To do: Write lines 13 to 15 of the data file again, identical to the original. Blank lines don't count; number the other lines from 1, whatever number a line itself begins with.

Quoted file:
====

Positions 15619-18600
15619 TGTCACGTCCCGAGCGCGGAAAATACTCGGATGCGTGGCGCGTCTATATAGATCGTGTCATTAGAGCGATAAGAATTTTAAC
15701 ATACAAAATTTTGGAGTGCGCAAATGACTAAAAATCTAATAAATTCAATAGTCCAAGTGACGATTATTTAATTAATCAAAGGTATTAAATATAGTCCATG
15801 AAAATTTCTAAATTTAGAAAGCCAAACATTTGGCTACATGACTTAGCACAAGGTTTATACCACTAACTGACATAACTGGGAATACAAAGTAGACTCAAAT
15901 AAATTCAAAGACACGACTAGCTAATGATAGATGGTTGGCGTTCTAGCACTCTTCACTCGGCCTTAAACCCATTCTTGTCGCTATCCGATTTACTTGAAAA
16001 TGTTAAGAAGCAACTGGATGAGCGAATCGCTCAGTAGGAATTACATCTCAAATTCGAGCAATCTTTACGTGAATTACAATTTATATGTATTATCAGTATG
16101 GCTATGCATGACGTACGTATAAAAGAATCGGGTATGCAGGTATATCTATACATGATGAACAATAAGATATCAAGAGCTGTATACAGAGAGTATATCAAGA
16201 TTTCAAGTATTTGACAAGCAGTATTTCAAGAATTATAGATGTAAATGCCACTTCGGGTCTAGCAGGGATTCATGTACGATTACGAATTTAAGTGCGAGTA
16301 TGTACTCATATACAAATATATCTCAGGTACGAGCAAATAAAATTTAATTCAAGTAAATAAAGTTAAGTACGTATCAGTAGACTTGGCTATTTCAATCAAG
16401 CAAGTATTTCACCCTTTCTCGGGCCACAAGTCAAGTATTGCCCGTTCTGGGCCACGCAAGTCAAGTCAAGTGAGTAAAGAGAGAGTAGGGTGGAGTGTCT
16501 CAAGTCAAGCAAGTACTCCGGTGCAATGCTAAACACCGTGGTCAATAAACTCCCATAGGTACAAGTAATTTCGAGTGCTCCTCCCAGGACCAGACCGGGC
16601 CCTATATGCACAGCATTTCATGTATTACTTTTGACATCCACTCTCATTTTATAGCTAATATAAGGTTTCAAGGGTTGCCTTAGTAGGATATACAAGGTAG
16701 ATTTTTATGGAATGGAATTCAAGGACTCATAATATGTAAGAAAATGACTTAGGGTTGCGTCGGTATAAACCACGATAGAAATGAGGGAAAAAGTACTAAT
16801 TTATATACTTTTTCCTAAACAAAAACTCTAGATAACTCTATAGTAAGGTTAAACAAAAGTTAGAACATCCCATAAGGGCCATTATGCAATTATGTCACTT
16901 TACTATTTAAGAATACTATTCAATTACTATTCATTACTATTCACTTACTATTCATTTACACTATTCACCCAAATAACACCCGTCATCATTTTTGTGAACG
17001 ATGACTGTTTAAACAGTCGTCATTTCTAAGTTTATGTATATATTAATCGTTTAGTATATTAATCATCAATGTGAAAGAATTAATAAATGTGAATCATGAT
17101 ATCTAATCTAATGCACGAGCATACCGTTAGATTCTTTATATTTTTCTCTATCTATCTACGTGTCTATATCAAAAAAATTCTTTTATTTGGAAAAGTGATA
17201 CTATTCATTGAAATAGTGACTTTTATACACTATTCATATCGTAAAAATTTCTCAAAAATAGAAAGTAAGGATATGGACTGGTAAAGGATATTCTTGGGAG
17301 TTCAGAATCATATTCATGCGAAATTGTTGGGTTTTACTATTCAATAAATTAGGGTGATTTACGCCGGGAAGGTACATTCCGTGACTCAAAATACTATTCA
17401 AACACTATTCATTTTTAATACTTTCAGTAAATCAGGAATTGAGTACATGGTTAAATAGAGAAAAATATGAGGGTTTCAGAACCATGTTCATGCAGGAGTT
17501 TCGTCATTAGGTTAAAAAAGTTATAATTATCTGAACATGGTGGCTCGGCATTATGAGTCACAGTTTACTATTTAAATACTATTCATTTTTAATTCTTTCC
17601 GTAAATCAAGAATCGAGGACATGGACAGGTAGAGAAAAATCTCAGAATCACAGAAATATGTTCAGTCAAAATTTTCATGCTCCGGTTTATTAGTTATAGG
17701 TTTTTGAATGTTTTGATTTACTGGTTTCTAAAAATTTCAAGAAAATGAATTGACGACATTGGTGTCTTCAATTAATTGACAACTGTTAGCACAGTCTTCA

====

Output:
16701 ATTTTTATGGAATGGAATTCAAGGACTCATAATATGTAAGAAAATGACTTAGGGTTGCGTCGGTATAAACCACGATAGAAATGAGGGAAAAAGTACTAAT
16801 TTATATACTTTTTCCTAAACAAAAACTCTAGATAACTCTATAGTAAGGTTAAACAAAAGTTAGAACATCCCATAAGGGCCATTATGCAATTATGTCACTT
16901 TACTATTTAAGAATACTATTCAATTACTATTCATTACTATTCACTTACTATTCATTTACACTATTCACCCAAATAACACCCGTCATCATTTTTGTGAACG